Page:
Bark Free Wood Definition, Photos, Tests

A Definition for Bark free wood is provided below:

Bark Free wood packaging material means that there is ZERO TOLERANCE for bark. There is no acceptable level of bark on a board to be considered Bark Free. There are currently no countries requiring this degree of bark restriction.

AUSTRALIA HAS RELAXED ITS POSITION ON BARK FREE WOOD PACKAGING TO MATCH THE INTERNATIONAL ISPM 15 BARK RESTRICTIONS

EXAMPLE 1

debarked_lumber_representative_range

All six Pieces displayed are examples of debarked lumber.

Bark Free Discussion [EXAMPLE1]

  1. [BOARD 1] This board has bark and vascular cambium, it is considered to be within the limitations of debarked lumber, but NOT bark free. FAIL
  2. [BOARD 2] This board is very similar to #1. It has small non-continuous pieces of bark. None of the bark on this board measured wider than 3cm, but it is NOT bark free. FAIL
  3. [BOARD 3] Two small strips of bark run along each of the top edges of this board. The strips are both less than 3cm wide. Because they less than 3cm wide, they could both run the whole length of the board and still pass as debarked, but the board is NOT bark free. FAIL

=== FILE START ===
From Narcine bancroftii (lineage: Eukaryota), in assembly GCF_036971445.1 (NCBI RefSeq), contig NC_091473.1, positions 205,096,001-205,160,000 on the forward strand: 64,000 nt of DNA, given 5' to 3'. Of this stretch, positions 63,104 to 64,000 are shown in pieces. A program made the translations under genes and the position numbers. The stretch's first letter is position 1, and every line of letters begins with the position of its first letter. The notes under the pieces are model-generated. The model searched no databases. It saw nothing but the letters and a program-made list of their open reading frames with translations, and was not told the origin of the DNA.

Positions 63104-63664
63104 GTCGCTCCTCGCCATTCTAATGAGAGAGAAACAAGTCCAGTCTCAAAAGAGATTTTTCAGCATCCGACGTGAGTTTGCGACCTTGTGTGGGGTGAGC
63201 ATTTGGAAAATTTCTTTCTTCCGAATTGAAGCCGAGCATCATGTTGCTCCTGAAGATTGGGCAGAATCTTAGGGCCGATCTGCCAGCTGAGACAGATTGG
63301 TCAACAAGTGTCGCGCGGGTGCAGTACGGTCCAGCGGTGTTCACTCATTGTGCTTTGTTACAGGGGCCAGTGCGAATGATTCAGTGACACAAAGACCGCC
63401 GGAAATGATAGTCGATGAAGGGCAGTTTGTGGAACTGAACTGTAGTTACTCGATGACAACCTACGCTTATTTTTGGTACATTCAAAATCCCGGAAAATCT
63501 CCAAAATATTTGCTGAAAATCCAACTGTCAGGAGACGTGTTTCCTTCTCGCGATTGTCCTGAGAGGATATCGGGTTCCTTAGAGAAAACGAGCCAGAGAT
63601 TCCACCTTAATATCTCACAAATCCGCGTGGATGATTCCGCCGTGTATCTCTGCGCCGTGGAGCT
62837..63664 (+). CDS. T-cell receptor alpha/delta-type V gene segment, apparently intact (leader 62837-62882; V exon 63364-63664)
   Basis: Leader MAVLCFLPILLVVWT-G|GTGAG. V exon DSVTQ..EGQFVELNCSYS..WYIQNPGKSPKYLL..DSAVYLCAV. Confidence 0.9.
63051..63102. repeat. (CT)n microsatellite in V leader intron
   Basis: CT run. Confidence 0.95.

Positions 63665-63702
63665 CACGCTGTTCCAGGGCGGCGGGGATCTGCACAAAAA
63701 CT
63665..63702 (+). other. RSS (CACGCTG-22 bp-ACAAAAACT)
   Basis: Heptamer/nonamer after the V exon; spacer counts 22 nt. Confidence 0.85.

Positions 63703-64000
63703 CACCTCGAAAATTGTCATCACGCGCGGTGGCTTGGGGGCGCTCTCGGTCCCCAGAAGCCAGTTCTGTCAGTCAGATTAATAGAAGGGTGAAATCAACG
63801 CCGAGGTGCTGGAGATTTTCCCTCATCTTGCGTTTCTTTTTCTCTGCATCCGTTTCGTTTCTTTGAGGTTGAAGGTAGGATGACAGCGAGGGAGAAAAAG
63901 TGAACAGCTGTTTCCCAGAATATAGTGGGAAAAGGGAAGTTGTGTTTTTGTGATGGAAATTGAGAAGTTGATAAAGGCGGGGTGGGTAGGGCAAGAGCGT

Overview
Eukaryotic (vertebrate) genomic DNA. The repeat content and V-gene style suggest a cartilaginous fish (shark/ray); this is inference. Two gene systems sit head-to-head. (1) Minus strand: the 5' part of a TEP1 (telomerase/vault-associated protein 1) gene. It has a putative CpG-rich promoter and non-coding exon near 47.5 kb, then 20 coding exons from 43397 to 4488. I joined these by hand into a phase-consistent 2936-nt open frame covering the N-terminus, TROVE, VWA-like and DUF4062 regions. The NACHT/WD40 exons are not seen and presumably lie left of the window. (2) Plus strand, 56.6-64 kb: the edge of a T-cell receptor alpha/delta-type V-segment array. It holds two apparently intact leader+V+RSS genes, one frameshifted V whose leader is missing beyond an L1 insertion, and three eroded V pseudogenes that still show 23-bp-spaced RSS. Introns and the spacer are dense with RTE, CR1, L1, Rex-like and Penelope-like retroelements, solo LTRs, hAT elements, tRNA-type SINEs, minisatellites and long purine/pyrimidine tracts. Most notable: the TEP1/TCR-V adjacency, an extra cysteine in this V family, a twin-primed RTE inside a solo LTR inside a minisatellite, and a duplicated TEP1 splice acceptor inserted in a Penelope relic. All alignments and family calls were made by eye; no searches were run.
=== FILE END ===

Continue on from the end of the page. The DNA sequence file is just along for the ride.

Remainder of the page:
4. [BOARD 4] There is no bark on this board. There is vascular cambium, which does not count as “bark”. This would count as debarked, but there is no clear definition of how Australia treats cambium. Timber Creek policy is to remove even the vascular cambium to avoid potential problems oversees. Therefore this board is NOT bark free. FAIL
  5. [BOARD 5] Similar to #3, this board has a thin strip of bark that counts as debarked, but is NOT bark free. FAIL
  6. [BOARD 6] This board is BARK FREE. There is absolutely no bark or cambium on this board. PASS

For the most accurate and up to date information about Australia’s Bark Free requirements, please see their AQIS website.

There are great examples of rejected wood from Australia on their website.